I need to be a mind reader. I'm excited to host three spring container workshops in the next ten days but I need to second-guess everyone's tastes as I select plants for my guests to purchase and play with!
What colors might they be excited about this year? Are they tired of the tropical looking Canna or will they be disappointed if I don't have any? Will they feel adventurous and be willing to try something completely new?
Selecting dwarf shrubs, perennials, grasses and succulents is actually pretty straightforward but the flowering annuals take more consideration. They are often the finishing touch that anchors a color scheme and certainly they are expected to give out some major flower power for the entire summer season.
As I head to the nurseries tomorrow there are a few 'must have's' on my shopping list. These are often varieties that I have used for several years and know I can rely on.
Which are your favorites?
Painted New Guinea Impatiens
It was a client who inadvertently introduced me to these. She insisted on having New Guinea impatiens in her pots but I was concerned that with only modest early season blooms she would be disappointed until they got into their stride. The answer was the 'painted' series that has wonderfully variegated leaves.
My favorite is the Painted Paradise Orange with its stunning yellow variegated foliage and red veins, Even without the flowers it adds plenty of punch. Flower color options include pink, white, red and wine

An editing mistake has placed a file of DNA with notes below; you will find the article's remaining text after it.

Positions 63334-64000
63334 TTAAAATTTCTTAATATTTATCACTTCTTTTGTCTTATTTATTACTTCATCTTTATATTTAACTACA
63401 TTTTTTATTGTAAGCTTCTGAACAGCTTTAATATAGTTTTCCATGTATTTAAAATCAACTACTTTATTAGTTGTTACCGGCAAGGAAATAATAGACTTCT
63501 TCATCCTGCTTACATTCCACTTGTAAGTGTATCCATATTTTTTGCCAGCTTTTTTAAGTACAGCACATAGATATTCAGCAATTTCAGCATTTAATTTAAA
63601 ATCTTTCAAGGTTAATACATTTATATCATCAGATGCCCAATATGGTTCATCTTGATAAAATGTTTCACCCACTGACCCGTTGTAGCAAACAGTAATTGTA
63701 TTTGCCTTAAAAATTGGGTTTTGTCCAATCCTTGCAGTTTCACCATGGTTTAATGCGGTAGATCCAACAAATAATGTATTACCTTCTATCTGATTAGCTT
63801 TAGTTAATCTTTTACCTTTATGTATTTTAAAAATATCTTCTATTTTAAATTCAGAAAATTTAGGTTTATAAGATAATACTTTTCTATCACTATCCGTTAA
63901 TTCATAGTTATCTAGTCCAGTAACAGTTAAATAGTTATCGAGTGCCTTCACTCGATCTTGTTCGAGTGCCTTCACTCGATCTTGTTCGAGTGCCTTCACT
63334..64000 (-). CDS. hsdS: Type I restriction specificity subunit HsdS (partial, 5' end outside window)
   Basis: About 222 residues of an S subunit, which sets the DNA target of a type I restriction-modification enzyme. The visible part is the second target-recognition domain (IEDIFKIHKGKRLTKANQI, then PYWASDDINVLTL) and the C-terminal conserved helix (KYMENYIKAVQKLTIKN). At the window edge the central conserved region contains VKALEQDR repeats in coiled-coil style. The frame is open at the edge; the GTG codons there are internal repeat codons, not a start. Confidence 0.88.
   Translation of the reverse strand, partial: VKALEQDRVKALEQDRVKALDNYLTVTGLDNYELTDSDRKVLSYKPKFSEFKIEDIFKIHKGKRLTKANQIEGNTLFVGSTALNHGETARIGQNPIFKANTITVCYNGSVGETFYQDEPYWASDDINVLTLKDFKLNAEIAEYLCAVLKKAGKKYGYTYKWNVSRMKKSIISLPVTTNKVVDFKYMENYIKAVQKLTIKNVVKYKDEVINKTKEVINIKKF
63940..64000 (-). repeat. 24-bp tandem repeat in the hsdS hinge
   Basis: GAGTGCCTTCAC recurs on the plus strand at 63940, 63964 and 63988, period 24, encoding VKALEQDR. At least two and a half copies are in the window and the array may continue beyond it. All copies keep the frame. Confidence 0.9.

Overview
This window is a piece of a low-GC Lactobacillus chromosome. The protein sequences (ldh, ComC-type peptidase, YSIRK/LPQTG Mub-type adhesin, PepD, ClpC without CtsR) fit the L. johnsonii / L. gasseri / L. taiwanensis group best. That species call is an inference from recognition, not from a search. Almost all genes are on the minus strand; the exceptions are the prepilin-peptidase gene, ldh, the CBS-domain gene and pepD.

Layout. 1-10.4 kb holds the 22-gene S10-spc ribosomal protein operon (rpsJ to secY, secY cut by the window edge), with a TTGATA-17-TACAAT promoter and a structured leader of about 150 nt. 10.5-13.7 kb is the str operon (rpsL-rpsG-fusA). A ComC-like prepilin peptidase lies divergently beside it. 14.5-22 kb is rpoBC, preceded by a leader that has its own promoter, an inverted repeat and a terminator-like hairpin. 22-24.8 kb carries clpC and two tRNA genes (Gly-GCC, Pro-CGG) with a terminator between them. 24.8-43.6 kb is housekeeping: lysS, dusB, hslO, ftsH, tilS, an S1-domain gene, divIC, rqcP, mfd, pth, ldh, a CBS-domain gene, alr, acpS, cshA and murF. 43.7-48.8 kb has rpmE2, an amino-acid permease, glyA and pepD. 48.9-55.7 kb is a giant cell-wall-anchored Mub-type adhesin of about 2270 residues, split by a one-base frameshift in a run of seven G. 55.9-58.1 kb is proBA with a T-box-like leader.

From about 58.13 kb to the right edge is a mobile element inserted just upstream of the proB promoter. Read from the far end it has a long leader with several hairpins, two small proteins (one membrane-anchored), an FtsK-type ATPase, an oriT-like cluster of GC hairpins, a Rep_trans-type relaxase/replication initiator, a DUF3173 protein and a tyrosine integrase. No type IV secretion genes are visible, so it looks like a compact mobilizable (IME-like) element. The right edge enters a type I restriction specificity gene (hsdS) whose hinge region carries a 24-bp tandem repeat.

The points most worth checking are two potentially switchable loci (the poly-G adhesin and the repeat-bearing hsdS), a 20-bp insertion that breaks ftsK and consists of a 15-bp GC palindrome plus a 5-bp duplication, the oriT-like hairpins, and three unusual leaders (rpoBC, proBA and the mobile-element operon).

Fan Flower (Scaevola)
I have long been a fan of Whirlwind Blue fan flower in pots for the way it throws meandering branches of periwinkle fan-shaped flowers through its companions, trailing and mingling with abandon all summer long. It is one of the few flowering annuals that seems to perform equally well in full sun and part shade – especially helpful in those awkward settings where you have two pots flanking a doorway but one gets more sun than the other.
Last summer I had the opportunity to test Pink Wonder and was completely enamored by its clear pink flowers; I'll be on the lookout for this in the nurseries this year. Be warned, that when you find it the little 4" pot may not look very promising with just a couple of short branches and a flower bud or two. Give it a few weeks and trust me!
I love the bold red, hot pink, gold and orange blooming lantana but Samantha offers something else; variegated leaves. These are especially appreciated early in the season when the yellow flowers are few.
Million Bells (Calibrachoa)
I've never been a fan of petunias but these mini petunias are much better. No deadheading needed and they don't turn to a sticky mess after rain. Some varieties win me over more than others, but in truth the results also depends on who has grown the plant. You get what you pay for; cheap plants may not have been grown in prime potting soil nor pinched out during the growing cycle to get nice bushy plants. Pay the extra for top quality and your containers will show the difference.
This has been around for a while now and is still my favorite variety of the Begonia boliviensis for its vivid orange tubular flowers that thrive in full sun. Bonfire is a top performer.
Other (flowering) favorites
Fuchsia autumnale – amazing multi-colored foliage
Torenia 'Midnight Blue' – fabulous for the shade
Time to go shopping……
If you'd like to join me there are just a few spaces left in my Spring Container Workshops. Details and registration info here.